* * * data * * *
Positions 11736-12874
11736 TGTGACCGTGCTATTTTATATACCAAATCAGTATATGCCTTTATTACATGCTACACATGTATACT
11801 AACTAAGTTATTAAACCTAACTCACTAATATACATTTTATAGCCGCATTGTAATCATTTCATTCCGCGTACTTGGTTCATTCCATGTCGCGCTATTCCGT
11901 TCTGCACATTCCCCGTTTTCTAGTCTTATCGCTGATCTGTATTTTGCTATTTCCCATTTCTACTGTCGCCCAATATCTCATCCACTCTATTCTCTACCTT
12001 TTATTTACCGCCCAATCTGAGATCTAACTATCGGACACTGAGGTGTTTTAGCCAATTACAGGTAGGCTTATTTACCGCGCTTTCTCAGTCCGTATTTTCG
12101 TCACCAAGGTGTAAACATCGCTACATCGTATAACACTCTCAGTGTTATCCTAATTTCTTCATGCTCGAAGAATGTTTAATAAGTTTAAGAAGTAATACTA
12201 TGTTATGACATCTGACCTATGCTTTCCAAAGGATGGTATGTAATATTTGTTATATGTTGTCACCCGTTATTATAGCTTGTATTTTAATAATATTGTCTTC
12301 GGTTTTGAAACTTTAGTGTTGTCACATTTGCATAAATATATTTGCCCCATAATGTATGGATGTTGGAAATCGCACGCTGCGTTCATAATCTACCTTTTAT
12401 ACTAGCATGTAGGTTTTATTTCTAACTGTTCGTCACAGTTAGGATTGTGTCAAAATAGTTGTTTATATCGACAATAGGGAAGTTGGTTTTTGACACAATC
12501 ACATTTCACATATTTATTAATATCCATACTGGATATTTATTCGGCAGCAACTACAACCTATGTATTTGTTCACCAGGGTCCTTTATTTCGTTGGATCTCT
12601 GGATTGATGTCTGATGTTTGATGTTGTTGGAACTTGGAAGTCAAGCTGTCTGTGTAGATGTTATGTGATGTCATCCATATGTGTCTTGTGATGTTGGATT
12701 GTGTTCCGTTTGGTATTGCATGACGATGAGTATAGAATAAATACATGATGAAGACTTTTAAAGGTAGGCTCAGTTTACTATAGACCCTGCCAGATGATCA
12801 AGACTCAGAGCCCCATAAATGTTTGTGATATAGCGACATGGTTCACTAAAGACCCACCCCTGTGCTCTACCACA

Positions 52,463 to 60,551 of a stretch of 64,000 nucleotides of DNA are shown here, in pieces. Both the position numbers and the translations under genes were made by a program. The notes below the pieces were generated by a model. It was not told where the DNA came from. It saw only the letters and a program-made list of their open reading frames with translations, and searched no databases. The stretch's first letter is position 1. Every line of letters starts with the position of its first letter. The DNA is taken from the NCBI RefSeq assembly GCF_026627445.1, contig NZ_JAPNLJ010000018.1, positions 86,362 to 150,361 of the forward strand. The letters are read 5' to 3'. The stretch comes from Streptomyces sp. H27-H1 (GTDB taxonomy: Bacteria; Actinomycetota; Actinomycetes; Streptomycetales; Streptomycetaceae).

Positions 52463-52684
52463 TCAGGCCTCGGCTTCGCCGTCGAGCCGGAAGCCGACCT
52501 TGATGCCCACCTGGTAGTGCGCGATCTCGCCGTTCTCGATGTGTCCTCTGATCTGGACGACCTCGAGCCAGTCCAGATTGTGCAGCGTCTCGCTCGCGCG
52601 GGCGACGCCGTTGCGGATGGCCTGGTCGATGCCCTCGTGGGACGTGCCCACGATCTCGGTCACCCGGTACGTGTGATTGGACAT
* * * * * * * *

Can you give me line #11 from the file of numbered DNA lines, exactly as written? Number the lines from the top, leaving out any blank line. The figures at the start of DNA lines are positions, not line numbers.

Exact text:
12601 GGATTGATGTCTGATGTTTGATGTTGTTGGAACTTGGAAGTCAAGCTGTCTGTGTAGATGTTATGTGATGTCATCCATATGTGTCTTGTGATGTTGGATT